Consent marks the beginning
As this piece marks the beginning of my work with Adult Salad, I felt it would be appropriate to start with the most basic and most important aspect of any relationship, enthusiastically giving someone else the green light to enter your space and your life. Consent lays the foundation for each and every thriving sexual, romantic or platonic relationship. Someone who regards consent as an important aspect of your relationship is more likely to respect you and the bond between you. Consent is quite literally essential for the beginnings of all healthy relationships. They require a “yes” from both parties for it to even materialize.
Where and how do we begin with teaching our children, partners, and friends about the most important part of sexual interactions? In my opinion, outlining the main points to yourself is the often most helpful. Let’s make a list!
*Of course, please feel free to add more questions/points to your list. If you feel I’ve missed something big, I encourage to tweet your ideas at me (@siren8song) or send me an email (email@example.com).
How do we define enthusiastic consent?
My boyfriend says for him, the old Herbal Essences commercials come to mind. You know? The girls moaning and screaming “YES!” repeatedly while having their hair washed. While I don’t believe it necessarily needs to be that over the top, that mindset is a good one. Enthusiastic consent is a “Yes, please” or an “Please do that to me.” It is never an “Okay, fine” or a “Maybe later” or an “I’m not sure…”. Enthusiastic consent is a clear and resounding YES. Still not sure that you’ve gained the proper consent? Just ask! Here’s how.
How do we ask for consent and at what point do we ask for it?
Early and often! We must ask for consent anytime we touch someone else’s body, enter their personal space, or when the activity changes. As a rule of thumb, there are two good ways to ask. You can be straightforward and ask the question. For example, “May I kiss you?” or “Can we have sex tonight?”. You can also obtain consent by telling the other person what you want to do and then wait for them to extend a verbal or physical invitation. For example, “I really want to kiss you” or “I would love to have sex with you tonight.” Asking the direct question often leads to a very immediate and clear answer. However, phrasing it as something you would like to do can help the person you are asking feel less pressured. Remember, just because someone has given consent for one thing, doesn’t mean they have given you the green light to plow right through the bases without verifying first. For example, if someone has consented to oral sex, don’t assume they’re up for penetrative sex.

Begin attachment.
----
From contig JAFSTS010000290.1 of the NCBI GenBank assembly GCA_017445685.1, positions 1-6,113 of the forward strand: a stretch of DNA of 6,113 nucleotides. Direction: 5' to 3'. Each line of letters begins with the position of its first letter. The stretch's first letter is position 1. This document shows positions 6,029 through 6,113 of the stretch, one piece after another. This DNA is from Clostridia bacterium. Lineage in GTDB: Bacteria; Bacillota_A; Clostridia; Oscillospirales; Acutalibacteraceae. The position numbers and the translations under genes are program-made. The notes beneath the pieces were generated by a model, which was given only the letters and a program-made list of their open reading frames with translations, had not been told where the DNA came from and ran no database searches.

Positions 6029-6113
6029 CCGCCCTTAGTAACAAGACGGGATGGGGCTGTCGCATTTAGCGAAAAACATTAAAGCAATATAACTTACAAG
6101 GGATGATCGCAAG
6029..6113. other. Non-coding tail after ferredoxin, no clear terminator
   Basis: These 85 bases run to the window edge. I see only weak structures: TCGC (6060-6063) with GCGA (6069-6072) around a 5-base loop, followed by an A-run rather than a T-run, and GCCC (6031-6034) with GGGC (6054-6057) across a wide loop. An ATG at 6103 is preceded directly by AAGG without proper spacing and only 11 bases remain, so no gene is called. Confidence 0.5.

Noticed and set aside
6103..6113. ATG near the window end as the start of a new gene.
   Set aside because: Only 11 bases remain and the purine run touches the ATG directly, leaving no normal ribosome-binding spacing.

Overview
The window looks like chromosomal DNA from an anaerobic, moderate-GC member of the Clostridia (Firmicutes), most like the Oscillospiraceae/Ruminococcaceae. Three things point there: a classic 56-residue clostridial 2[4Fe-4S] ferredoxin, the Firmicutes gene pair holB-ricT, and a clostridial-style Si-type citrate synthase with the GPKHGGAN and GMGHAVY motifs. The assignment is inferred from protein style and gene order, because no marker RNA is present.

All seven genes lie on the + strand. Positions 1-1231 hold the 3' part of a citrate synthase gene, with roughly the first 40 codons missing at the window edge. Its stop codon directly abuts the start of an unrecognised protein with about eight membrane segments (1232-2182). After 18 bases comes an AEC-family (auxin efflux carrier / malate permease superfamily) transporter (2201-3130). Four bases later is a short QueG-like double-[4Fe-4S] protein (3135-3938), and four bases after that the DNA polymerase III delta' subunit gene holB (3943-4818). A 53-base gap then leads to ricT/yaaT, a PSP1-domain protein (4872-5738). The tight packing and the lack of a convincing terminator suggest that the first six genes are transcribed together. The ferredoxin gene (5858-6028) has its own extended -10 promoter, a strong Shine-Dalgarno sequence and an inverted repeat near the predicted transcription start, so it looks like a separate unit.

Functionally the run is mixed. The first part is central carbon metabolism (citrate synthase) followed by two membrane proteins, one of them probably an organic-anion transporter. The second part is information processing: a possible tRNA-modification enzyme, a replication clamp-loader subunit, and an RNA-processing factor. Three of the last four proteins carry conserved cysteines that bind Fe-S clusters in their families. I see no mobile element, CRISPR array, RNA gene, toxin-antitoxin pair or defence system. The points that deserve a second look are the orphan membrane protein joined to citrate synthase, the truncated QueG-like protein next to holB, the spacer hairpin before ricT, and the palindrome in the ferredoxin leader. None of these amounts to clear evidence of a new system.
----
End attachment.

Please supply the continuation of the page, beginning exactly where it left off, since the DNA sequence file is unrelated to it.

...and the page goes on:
In this case it’s better to ask permission than forgiveness, because that would be rape.
What method is true to your personality? Does it make you uncomfortable to ask the question outright? Keep these things in mind when approaching a partner.
How do we know when someone has given their consent?
Once you have asked the question or opened up the conversation, the ball is in their court. You will know you’ve gained enthusiastic consent when the other person has said some version of “yes, please” (remember, nothing less than this counts). However, a person can also give their consent with a physical reaction. If you say to your date “Hey, I really want to kiss you” and they then proceed to pull your face close to theirs, chances are you’ve obtained their consent.
What do we do when someone says “thanks, but no thanks”?
This can be kind of awkward, but it doesn’t need to be for long. Sulking or pushing the issue is not allowed. This kind of behavior is manipulative and disrespectful. It can make the other person feel guilty and even obligated to change their mind. It doesn’t matter if they’re a spouse, friend with benefits, significant other, or one-night stand. If they decline, stop. Don’t try asking another way or augmenting your request. Instead, ask if anything you were doing is still okay and continue to do that or ask them what they would rather do instead. Reassure them and ease the tension of the awkward situation by letting them know that you respect their choice and that you’re still happy to do other things with them.
How do we tell someone asking for our consent “thanks, but no thanks”?
Having to reject someone’s advances is just as uncomfortable as being the rejected one. Honesty is the best policy here, but be gentle. If you don’t want to get physical, keep it honest with an “I really enjoy our time together as platonic friends. I would prefer we kept it that way.” If you are already physically involved with someone, but aren’t ready for something they have suggested, you could respond with a “I like that you are comfortable enough with me to try something new. I’m just not ready for that yet.” Both examples here lead with a positive before politely declining.
What do we do if someone revokes their consent?